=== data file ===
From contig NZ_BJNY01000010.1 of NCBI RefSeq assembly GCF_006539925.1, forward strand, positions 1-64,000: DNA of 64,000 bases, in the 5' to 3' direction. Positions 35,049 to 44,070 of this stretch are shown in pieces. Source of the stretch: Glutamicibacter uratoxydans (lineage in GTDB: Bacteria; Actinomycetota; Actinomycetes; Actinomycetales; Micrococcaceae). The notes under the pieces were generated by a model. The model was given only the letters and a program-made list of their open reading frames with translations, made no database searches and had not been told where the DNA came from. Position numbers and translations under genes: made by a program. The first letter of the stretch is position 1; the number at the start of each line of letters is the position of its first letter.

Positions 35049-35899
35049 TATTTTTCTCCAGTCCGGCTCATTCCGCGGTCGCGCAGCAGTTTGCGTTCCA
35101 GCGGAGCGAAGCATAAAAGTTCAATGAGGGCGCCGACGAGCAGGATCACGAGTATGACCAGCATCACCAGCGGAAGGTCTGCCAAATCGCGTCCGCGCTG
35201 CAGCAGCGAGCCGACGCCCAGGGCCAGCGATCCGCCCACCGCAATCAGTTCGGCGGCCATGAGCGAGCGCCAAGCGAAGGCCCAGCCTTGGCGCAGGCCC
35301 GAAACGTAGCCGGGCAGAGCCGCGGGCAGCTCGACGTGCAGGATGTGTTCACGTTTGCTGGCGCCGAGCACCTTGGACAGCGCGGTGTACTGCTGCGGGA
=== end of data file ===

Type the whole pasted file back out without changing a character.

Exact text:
From contig NZ_BJNY01000010.1 of NCBI RefSeq assembly GCF_006539925.1, forward strand, positions 1-64,000: DNA of 64,000 bases, in the 5' to 3' direction. Positions 35,049 to 44,070 of this stretch are shown in pieces. Source of the stretch: Glutamicibacter uratoxydans (lineage in GTDB: Bacteria; Actinomycetota; Actinomycetes; Actinomycetales; Micrococcaceae). The notes under the pieces were generated by a model. The model was given only the letters and a program-made list of their open reading frames with translations, made no database searches and had not been told where the DNA came from. Position numbers and translations under genes: made by a program. The first letter of the stretch is position 1; the number at the start of each line of letters is the position of its first letter.

Positions 35049-35899
35049 TATTTTTCTCCAGTCCGGCTCATTCCGCGGTCGCGCAGCAGTTTGCGTTCCA
35101 GCGGAGCGAAGCATAAAAGTTCAATGAGGGCGCCGACGAGCAGGATCACGAGTATGACCAGCATCACCAGCGGAAGGTCTGCCAAATCGCGTCCGCGCTG
35201 CAGCAGCGAGCCGACGCCCAGGGCCAGCGATCCGCCCACCGCAATCAGTTCGGCGGCCATGAGCGAGCGCCAAGCGAAGGCCCAGCCTTGGCGCAGGCCC
35301 GAAACGTAGCCGGGCAGAGCCGCGGGCAGCTCGACGTGCAGGATGTGTTCACGTTTGCTGGCGCCGAGCACCTTGGACAGCGCGGTGTACTGCTGCGGGA